Friday, May 13, 2005

Durkan succeeds with class-based voting

Jarlath Kearney:

Prior to last week’s Westminster election in Derry, veteran activist Eamonn McCann was lobbying strongly in favour of cross-community, class-based voting. Ironically, despite his failure to get elected, analysis suggests that Mr McCann’s political goal was effectively achieved — by Mark Durkan.

Among those milling around Templemore Sports Complex after last Friday evening's count were figures such as Ian Doherty, a leading Derry businessman and long-time associate of Mark Durkan’s well-heeled clan. Mr Doherty was one of those who signed Mr Durkan’s nomination papers.

Nearby stood Ivan Cooper, another prominent figure in Derry’s business and political circles. Mr Cooper, a founding member of the SDLP, is well known for his background as a rural Waterside Protestant.

In symbolic terms, the supportive presence of both men points to the real success of the SDLP in getting Mark Durkan elected. It was the middle classes of Culmore and the Protestant punters of Waterside who made the numerical difference in Mr Durkan’s 6,000 majority last Thursday.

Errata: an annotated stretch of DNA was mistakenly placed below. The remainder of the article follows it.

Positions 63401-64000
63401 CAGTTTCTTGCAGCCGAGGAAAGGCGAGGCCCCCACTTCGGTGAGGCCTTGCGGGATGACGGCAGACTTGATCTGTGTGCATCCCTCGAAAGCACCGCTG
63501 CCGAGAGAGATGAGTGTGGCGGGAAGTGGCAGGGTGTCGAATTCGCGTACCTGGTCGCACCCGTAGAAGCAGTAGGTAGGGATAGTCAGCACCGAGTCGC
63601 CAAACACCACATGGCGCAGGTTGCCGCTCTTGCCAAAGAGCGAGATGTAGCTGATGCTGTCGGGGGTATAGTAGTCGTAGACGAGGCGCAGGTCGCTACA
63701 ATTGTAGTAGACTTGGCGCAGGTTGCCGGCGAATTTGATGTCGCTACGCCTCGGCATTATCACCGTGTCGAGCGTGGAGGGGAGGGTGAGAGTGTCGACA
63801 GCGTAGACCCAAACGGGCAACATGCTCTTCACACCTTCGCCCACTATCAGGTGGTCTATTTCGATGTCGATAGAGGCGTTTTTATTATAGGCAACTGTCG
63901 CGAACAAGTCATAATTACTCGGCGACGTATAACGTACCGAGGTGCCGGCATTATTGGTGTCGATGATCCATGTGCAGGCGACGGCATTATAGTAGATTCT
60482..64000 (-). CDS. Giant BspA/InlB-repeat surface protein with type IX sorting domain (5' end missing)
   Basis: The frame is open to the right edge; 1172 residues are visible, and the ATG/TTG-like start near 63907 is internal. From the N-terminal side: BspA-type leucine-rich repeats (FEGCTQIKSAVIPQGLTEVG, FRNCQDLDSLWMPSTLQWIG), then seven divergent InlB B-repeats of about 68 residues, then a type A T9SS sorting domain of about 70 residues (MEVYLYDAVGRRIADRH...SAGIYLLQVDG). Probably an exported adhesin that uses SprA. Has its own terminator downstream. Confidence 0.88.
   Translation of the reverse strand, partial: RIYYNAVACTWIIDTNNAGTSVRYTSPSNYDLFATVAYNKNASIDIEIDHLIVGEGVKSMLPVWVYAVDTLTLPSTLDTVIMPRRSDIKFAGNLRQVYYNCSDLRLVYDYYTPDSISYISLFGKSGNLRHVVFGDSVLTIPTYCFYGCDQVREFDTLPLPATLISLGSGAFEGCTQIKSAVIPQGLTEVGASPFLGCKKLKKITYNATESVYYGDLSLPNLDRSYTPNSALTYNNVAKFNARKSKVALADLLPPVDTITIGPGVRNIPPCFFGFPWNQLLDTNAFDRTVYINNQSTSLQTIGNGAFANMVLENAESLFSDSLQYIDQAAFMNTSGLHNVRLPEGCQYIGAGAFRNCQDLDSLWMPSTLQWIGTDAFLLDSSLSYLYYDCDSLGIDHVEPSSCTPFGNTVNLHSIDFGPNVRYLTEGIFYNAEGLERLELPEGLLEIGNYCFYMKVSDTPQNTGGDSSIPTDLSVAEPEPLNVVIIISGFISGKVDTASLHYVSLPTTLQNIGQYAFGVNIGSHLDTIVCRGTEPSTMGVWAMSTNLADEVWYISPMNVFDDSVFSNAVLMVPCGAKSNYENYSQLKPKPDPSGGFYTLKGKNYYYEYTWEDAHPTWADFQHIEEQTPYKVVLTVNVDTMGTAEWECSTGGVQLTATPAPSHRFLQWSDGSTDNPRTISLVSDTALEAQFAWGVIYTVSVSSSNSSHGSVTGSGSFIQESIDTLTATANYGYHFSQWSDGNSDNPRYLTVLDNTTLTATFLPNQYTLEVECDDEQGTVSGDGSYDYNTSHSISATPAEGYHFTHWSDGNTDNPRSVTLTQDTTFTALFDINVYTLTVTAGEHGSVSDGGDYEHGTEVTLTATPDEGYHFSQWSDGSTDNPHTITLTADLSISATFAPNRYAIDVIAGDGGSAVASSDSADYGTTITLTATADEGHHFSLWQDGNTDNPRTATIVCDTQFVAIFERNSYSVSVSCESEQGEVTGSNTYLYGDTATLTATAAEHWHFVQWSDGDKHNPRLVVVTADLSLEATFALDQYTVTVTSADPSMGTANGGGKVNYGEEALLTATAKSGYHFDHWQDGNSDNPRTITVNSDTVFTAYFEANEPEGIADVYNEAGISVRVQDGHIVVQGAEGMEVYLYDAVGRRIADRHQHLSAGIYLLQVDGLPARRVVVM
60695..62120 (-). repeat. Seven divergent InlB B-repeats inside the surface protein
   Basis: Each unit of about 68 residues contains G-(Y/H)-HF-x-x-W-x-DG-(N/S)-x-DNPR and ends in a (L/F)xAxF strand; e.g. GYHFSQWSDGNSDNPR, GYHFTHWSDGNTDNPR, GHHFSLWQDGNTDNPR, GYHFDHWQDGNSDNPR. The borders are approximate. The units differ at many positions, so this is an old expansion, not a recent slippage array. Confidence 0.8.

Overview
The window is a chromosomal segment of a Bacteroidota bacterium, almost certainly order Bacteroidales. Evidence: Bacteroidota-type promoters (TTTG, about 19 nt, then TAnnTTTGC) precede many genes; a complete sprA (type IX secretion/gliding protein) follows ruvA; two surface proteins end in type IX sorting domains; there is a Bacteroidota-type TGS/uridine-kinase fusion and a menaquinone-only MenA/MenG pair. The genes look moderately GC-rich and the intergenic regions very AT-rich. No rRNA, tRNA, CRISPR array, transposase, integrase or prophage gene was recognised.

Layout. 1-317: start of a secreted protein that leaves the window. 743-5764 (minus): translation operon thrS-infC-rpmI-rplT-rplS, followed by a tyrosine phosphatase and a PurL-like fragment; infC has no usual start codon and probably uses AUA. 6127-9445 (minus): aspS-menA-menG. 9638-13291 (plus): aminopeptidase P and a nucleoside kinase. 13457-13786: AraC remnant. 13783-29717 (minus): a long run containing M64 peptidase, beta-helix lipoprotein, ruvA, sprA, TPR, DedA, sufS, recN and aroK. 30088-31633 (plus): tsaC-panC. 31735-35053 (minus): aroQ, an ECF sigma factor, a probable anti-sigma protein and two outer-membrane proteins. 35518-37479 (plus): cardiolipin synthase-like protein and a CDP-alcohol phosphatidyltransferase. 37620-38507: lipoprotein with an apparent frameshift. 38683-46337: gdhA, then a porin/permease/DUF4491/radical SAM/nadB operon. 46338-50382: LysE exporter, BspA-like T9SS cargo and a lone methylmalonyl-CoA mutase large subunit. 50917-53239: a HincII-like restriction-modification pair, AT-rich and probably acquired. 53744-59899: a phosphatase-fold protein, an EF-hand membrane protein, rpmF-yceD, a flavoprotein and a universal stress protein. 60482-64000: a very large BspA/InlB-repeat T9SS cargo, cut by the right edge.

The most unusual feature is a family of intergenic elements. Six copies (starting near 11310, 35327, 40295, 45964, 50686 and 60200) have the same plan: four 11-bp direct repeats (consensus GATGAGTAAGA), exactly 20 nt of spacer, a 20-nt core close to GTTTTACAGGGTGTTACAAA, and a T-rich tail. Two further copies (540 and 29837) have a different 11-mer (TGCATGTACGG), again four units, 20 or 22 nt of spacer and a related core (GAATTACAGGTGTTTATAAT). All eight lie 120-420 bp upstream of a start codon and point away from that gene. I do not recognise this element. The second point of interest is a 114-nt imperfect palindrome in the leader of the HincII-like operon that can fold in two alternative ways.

Sinn Féin’s biggest target for potential electoral growth over recent years has been the increasingly numerous Catholic middle class.

This was recognised as the point of attack by the republican party’s opponents, particularly in a traditionally Catholic and nationalist city such as Derry.

All the evidence indicates that Mr Durkan’s victory was not down to a sudden surge of personal support but rather the application of electoral tactics that he and others garnered from political training in North America over the last two decades. A central element of Mr Durkan’s political development has been his association with the Washington-based National Democratic Institute.

A long-term relationship between the institute and the SDLP began precisely because of the electoral threat that Sinn Féin began to pose in the mid-1980s. The institute’s modern political communication and marketing techniques were starkly evident in the latest SDLP campaign.

In presentational terms, Mr Durkan got a complete overhaul. His off-putting habit of stuttering through difficult interviews was corrected. His spectacles were consigned to the dustbin, and his hair was restyled to give it a bit more lift. There is no doubt that the SDLP leader has visibly increased in self-confidence.